Jan 31, 2019

Media Release – Coalition refuses to commit to a National Rail Manufacturing Plan – Thursday, 31 January 2019

Fifteen months after the Senate called for the establishment of a National Rail Manufacturing Plan the government has finally responded to the Senate inquiry, but refused to adopt any of the bipartisan committee’s recommendations.

Labor, Liberal and Greens senators all agreed that a National Rail Manufacturing Plan was the best solution to maximise the benefits for Australians from the $100 billion plus investment expected in rail over the next decade.

Orders for new passenger railcars is expected to grow by 11,000 in the coming years, it is critical we make the right choices now to ensure the manufacturing capabilities associated with their production remain in Australia.

Unlike the Coalition, Labor has listened to the evidence of experts and acted.

By establishing a National Rail Plan, a Shorten Labor Government will ensure that more trains are built in Australia by local manufacturing workers  and that every dollar of Federal funding spent on rail projects goes towards creating local jobs and protecting our rail industry.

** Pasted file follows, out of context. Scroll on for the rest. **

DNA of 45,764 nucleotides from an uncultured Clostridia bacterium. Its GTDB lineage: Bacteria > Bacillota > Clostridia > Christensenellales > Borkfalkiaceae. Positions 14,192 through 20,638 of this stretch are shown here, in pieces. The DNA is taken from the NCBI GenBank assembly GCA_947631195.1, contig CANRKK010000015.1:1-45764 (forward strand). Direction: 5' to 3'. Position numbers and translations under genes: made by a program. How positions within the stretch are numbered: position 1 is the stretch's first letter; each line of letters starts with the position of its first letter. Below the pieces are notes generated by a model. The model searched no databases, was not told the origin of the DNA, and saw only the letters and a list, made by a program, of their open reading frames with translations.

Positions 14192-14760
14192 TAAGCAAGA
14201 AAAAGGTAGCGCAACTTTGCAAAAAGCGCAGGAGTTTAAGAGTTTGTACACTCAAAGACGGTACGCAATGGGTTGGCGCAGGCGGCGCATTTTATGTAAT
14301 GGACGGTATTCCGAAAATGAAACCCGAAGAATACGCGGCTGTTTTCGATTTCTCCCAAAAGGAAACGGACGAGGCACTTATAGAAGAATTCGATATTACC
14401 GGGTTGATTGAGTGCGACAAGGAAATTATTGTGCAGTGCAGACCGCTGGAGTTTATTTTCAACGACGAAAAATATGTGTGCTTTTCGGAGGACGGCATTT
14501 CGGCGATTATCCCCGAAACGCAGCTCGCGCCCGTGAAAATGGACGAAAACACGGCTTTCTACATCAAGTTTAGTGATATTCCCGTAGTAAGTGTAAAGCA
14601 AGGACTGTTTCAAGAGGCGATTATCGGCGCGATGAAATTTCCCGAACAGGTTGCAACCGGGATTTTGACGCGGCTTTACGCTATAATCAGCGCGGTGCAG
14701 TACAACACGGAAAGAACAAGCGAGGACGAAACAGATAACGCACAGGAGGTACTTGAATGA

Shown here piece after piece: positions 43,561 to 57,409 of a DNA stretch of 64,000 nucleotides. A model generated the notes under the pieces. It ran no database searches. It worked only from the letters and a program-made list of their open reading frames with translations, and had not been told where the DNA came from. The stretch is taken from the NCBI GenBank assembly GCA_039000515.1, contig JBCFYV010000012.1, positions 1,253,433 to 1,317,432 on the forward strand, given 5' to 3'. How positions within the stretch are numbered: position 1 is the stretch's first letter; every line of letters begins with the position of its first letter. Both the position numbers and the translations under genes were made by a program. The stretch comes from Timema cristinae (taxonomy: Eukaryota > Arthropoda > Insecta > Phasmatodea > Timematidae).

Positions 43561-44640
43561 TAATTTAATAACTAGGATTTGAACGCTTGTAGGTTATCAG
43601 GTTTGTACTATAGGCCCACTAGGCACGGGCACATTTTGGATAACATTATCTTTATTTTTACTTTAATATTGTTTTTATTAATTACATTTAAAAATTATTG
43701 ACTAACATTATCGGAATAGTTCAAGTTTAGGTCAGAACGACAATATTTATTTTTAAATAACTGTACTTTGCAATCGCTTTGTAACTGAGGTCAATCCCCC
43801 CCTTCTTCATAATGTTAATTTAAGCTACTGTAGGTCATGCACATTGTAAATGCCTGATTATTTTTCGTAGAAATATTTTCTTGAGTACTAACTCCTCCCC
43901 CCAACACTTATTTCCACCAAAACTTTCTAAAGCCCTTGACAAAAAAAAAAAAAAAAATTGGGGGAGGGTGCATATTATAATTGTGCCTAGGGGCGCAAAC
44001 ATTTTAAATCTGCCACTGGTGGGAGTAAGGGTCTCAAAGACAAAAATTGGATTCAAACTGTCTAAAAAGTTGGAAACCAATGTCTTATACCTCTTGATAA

Labor will also:

  • Establish an Office of National Rail Industry Coordination, to undertake a national audit of the adequacy, capacity and condition of passenger trains  and develop train priority plans, including a proposed delivery schedule for the next ten years.
  • Reinstate the important role of the Rail Supplier Advocate cut by the Liberals in 2013 – to help small and medium-sized enterprises identify export opportunities and to get a foot in the door with government purchasing bodies.
  • Establish a Rail Industry Innovation Council – to prevent the loss of more jobs and address the need for more local research & development, skills and capabilities.

Australia will spend more on rail in the next decade than on submarines. It’s important to get that investment right.

This will be complemented by Labor procurement policy which will ensure that more public and large private projects will be required to put plans in place to give Australian firms a chance to win work on major projects.

Labor believes that investment in rail should create local jobs and boost our domestic manufacturing capability – rather than just flowing to overseas industry competitors.

The Australian rail manufacturing industry employs 5000 workers, with another 7000 in the supply chain. But the industry has lost over 3000 jobs in the past decade.

Labor’s plan will maximise the amount of work that goes to Australian firms – creating Australian jobs.